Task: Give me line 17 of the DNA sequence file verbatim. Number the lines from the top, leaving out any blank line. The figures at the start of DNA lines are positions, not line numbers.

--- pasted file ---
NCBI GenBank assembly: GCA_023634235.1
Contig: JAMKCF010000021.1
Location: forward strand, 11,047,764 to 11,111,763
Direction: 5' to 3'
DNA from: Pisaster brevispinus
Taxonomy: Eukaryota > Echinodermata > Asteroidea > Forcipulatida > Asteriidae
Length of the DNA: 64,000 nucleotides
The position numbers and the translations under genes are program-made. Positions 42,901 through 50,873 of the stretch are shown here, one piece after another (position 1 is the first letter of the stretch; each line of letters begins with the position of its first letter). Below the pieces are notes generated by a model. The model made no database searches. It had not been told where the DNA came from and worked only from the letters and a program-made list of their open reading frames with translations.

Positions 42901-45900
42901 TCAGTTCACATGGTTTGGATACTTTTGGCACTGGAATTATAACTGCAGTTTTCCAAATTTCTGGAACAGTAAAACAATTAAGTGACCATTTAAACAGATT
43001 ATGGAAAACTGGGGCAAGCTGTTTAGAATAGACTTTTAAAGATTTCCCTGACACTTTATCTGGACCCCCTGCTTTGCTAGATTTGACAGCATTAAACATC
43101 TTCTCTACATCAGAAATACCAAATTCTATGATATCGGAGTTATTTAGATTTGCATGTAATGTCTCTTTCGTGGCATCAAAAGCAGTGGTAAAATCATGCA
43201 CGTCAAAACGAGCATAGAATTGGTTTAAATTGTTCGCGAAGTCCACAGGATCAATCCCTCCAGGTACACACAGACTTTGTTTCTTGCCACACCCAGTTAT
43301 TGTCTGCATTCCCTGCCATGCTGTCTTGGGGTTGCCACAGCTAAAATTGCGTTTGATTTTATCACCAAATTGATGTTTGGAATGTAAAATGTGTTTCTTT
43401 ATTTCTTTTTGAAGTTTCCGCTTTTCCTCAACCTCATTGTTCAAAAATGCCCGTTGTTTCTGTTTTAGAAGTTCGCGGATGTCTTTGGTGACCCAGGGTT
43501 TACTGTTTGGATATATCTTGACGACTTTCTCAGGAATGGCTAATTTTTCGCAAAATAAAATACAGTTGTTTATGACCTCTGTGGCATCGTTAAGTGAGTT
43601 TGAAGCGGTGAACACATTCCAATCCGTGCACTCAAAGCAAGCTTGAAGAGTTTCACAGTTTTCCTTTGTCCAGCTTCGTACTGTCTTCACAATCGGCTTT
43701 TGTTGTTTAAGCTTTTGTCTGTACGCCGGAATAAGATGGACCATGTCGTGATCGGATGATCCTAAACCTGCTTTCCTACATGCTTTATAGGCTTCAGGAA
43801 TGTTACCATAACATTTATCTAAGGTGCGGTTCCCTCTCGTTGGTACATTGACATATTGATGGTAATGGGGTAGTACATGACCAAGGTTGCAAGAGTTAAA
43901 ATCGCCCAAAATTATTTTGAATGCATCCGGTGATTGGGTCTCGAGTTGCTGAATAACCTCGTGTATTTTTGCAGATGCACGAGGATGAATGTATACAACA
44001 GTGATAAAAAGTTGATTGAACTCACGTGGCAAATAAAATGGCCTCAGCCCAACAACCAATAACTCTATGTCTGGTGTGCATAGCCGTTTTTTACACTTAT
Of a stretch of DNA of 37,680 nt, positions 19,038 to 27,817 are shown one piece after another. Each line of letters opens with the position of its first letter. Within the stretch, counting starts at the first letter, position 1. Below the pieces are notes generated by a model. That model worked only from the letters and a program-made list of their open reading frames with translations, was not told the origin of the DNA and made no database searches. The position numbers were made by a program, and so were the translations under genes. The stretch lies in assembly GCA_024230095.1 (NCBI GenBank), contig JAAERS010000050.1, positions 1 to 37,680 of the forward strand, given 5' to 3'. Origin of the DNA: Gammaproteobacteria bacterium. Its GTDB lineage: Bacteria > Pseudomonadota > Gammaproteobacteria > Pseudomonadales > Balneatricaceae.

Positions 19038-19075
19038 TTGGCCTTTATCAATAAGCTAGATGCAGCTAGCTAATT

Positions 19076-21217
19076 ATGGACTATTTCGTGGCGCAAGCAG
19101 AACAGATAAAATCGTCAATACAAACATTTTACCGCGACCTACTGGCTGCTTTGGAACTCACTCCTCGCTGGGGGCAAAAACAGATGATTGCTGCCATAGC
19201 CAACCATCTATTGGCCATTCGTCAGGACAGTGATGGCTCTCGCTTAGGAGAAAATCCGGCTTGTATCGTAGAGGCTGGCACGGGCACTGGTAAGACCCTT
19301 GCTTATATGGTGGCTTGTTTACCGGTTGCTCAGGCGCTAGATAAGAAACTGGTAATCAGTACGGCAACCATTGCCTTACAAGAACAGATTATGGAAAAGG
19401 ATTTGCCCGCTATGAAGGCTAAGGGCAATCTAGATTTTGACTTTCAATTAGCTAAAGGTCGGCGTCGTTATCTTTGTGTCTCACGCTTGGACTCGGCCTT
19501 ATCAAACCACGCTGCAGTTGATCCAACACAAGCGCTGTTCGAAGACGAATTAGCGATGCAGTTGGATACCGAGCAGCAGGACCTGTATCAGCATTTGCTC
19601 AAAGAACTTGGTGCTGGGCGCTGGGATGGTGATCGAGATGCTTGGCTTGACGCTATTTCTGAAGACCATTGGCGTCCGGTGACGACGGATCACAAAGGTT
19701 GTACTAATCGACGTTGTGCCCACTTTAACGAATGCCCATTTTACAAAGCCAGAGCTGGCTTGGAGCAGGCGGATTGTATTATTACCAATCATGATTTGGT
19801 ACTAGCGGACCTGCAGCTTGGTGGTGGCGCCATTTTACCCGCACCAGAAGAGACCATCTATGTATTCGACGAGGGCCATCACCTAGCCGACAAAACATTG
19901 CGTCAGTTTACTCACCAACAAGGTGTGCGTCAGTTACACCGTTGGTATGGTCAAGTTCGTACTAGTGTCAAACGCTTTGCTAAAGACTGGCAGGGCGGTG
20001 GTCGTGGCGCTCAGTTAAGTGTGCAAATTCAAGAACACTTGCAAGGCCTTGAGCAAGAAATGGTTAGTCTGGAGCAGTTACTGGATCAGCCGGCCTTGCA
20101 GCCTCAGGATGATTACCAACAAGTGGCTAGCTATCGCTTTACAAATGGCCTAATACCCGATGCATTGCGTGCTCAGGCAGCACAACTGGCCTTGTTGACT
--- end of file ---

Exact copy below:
43601 TGAAGCGGTGAACACATTCCAATCCGTGCACTCAAAGCAAGCTTGAAGAGTTTCACAGTTTTCCTTTGTCCAGCTTCGTACTGTCTTCACAATCGGCTTT